Italians head to the polls to vote in their own referendum

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Italians go to the polls today to vote in a referendum on constitutional reforms.

It's a particularly important vote for the country's prime minister Matteo Renzi, who has tied his fate with the outcome. He has said he will resign if the reforms are rejected, and opposition politicians have vowed to press for a new government if voters do not back the proposed constitutional changes.

Renzi
Renzi campaigns to support the "yes" vote (Andrew Medichini/AP)

The risk of political instability has triggered market reaction before the vote, with bank stocks sinking and the borrowing costs on sovereign debt rising. The London market closed in the red on Friday as European stocks came under pressure ahead of the referendum.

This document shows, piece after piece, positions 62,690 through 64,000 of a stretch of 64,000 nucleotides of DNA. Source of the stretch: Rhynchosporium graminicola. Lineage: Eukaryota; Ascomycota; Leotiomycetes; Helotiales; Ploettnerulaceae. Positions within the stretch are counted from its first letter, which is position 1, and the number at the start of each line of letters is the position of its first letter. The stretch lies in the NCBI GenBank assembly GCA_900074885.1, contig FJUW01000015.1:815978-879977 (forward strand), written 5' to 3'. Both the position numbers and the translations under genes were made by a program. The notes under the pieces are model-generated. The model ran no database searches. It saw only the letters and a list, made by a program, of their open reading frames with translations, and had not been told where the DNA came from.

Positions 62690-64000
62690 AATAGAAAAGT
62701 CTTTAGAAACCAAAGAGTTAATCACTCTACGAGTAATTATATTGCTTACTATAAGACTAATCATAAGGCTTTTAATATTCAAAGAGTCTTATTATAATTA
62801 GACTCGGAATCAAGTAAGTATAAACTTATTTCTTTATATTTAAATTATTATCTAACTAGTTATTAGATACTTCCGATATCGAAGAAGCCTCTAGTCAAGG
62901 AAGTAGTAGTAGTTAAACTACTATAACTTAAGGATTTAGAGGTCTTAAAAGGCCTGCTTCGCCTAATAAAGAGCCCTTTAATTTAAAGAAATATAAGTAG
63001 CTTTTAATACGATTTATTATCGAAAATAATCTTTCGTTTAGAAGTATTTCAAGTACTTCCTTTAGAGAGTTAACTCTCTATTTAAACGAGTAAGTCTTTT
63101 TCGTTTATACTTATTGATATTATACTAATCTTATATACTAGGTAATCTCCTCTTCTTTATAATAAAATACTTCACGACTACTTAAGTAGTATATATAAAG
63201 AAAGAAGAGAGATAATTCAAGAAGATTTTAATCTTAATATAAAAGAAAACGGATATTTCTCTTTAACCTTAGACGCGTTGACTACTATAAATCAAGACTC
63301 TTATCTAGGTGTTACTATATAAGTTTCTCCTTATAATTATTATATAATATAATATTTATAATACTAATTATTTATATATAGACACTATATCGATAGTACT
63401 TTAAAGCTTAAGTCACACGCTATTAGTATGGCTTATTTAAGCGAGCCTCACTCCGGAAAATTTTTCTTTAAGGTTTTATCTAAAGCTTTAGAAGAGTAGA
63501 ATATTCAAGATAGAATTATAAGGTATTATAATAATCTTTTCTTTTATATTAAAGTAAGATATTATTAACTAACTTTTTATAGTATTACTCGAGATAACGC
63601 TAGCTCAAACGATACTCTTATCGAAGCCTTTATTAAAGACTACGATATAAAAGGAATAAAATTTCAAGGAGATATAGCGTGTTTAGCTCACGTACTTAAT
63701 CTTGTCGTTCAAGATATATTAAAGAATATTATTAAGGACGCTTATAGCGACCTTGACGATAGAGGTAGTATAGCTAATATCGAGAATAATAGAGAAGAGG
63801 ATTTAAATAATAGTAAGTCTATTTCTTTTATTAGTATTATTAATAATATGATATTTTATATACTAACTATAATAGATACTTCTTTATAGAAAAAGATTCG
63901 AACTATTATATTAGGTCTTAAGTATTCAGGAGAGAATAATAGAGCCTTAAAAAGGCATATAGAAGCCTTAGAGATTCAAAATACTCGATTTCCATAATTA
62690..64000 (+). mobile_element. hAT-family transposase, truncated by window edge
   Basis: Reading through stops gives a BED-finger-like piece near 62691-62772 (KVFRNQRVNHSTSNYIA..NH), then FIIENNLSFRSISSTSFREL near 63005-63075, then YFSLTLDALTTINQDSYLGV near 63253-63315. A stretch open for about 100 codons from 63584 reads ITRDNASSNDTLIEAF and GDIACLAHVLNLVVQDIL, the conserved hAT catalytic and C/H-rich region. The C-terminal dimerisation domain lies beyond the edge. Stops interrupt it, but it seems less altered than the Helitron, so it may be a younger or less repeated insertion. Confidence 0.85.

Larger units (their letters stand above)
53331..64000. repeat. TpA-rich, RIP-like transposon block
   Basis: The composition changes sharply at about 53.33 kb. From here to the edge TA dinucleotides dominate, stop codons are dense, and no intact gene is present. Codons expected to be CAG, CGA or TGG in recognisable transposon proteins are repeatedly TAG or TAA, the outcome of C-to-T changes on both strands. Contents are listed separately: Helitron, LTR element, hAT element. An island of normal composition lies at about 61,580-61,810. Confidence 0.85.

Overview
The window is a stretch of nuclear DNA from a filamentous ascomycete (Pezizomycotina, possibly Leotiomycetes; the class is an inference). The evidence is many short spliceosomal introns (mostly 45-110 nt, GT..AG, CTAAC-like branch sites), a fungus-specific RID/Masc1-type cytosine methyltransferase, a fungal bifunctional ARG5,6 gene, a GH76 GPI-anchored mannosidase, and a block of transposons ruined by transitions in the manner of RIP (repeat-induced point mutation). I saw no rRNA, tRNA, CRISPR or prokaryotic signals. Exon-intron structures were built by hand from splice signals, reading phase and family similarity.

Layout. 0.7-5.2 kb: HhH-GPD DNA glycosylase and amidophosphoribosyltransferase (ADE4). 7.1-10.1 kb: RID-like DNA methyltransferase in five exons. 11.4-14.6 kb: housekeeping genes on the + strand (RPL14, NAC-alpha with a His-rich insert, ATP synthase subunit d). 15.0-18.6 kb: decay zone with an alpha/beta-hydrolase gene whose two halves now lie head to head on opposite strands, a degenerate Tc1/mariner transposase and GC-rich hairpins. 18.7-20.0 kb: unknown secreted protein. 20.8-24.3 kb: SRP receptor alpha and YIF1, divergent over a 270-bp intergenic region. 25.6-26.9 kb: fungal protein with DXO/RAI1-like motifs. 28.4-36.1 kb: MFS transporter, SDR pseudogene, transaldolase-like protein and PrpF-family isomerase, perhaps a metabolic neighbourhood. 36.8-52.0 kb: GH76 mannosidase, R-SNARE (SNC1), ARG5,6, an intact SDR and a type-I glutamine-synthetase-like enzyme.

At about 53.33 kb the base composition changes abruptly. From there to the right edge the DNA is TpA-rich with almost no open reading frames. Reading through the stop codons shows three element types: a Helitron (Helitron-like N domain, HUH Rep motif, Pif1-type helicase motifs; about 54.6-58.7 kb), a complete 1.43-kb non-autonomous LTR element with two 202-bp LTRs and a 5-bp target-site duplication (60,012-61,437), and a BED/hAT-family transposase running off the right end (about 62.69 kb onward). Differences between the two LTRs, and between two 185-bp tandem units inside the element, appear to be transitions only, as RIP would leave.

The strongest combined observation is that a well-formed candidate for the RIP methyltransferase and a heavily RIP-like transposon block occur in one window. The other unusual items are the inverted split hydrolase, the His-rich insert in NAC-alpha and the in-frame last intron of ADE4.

The referendum aims to streamline Italy's cumbersome lawmaking process by reducing the powers of the Senate while also removing some key decision-making powers from regions.

Renzi wants to hand powers back to Italy's regions, making parliament's lower house - the chamber of deputies - more powerful than the senate.

Silvio Berlusconi
Former Italian PM Silvio Berlusconi casts his ballot, having previously said he would vote "no" (Gregoria Borgia/AP)

At the end of November there was a demonstration in Rome where people marched against the reform approved by Renzi's government.

Demonstrators against Renzi
Demonstrators held banners saying "Let's oust Renzi" (Andrew Medichini/AP)

Polls are open for 16 hours starting at 7am (6am GMT).